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Embedded Photos: 1.Lipstick Plant, Spice Tour, Zanzibar 2.Cocoa Seeds, Spice Tour, Zanzibar 3.Mace & Nutmeg, Spice Tour, Zanzibar 4.Drying Mace & Nutmeg5.Dancing Boy 6.Swaying Palms
Two Years & Twice Around the World...  

Zanzibar Flag ZANZIBAR (Tanzania)


July 19 - 23. STONE TOWN "Spicing up the Island" Back in Stone Town we decided that we had to take time to do a spice tour.  The well known Mr. Mitu's Spice Tours operated from a little hole in the wall not far from the Safari Lodge so we Spice Tour, Zanzibarsigned up for the next day.   It was the typical tour group type deal but the only way to experience the myriad of spices, herbs and fruit that populated Zanzibar Island.  The island no longer relies on spices as it once had but the plantations are still an important feature of the islands and have become an integral part of the culture and cuisine of Zanzibar.

The tour started at a small plantation that featured a cassava field, also known as tapioca, as well as some ginger, turmeric, vanilla bean and clove plants.  Not all of these come from Zanzibar's historical staple crops but the plantations now grow a variety of plants that are suitable to the climate and no doubt add to the educational value of the lucrative spice tours.  Cloves, however, were a mainstay of the island's spice industry.  

Our guide moved along swiftly from plant to plant to demonstrate the produce - picking off and cutting up samples as he explained the usefulness of each plant.  Cassava is widely grown in western Africa and when seen laid out in white chalky chips in the sun to dry I never recognized it as tapioca, the same key ingredient to the bubbly pudding and well-known Vietnamese drinks.  In Africa it is more commonly used as a starch like we use potatoes.  The leafy ginger and turmeric were sister plants yielding similar looking roots except for the bright yellow color of the turmeric.  Both required a shaded spot to grow and combinedCocoa, Spice Tour, Zanzibar with some honey in a tea were meant to be a good cure for bronchitis.  A tea made of cloves, on the other hand, was good for an upset stomach.  The vanilla bean was mostly a show plant since Zanzibar lacks the insect necessary for the natural pollination of the bean.  Hand pollination is done in places but is extremely labor intensive.  The last leafy plant he passed around was neem (sp?), the plant from which quinine is derived and supposed cure for some 40 illnesses, including a malaria deterrent.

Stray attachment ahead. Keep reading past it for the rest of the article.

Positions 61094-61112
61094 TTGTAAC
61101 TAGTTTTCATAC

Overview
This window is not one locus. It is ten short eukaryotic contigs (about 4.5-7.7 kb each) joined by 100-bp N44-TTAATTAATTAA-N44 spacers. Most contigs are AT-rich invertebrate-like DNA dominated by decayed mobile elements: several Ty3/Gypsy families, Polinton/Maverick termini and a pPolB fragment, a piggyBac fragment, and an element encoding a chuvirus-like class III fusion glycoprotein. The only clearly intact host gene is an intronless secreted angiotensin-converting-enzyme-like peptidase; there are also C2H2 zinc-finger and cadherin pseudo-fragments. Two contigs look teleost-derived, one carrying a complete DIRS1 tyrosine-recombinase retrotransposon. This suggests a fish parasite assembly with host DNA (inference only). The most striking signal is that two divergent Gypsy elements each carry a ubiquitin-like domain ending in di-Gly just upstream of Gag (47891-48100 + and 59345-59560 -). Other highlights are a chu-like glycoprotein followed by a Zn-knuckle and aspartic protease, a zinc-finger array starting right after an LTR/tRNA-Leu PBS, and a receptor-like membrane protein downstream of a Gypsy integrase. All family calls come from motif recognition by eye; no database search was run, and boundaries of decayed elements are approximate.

The second stop on our tour was another small farm with a dense display of fruits and herbs.  Our guide bought a slice of Jackfruit and passed out the pineapple shaped chucks to the group.  The large oblong fruit grows in groups on large trees.  The meat tasted like a combination of banana and pineapple, quite good actually.  Behind the jackfruit stood a short king coconut with orange pods clustered in the center. Next he demonstrated the papaya fruit, the seeds of which are a cure for diarrhea and the milky white sap produced another kind of medicine. Around the back of the farm we found mint, anis, and a sprawling vine of black pepper winding up a biri biri tree trunk.  To save money our guide advised us that we could boil black pepper for five minutes and the outside would come off and yield white pepper.  The biri biri fruit was a sour little green fruit, related to the sweet star fruit, that was often used in local cooking to give food a lime flavor.  Nutmeg & Mace, Spice Tour, ZanzibarStrictly for medicinal purposes we inspected the iodine and aloe plants, showing how the iodine could be squeezed directly from the plant to seal a wound.  

Some of the local children kept approaching and trying to hand us flowers that they presented in little holders made of leaves.  I suspected they had more motive than hospitality but took one anyway.  When they asked for money in return I politely handed it back.  At least they were being a bit industrious rather than flat out begging but I didn't want to encourage parents to send their kids out to stalk tour groups.  However, I was happy to buy a bottle of natural insect repellent they were selling at the farm, a rich concoction of lemongrass and coconut oil.

Our last spice stop was at a large-scale plantation where our guide greeted us with the sticky innards of a lipstick plant, the seeds of which made a bright red paste that worked surprisingly well as lipstick.  Rows of nearby bushes revealed small flowers and pods growing along the dirt just at the base of the plants.  These fresh pods were cardamom.  Mixed with ginger it makes a good tea and by itself it can really spice up a cup of coffee.  Chewing and swallowing two pods was reputedly a good cure for sea sickness.  A chocolate tree gaveNutmeg & Mace, Spice Tour, Zanzibar us a large pod that, when slit in half, bore its soft white insides speckled with cocoa seeds, bitter to taste.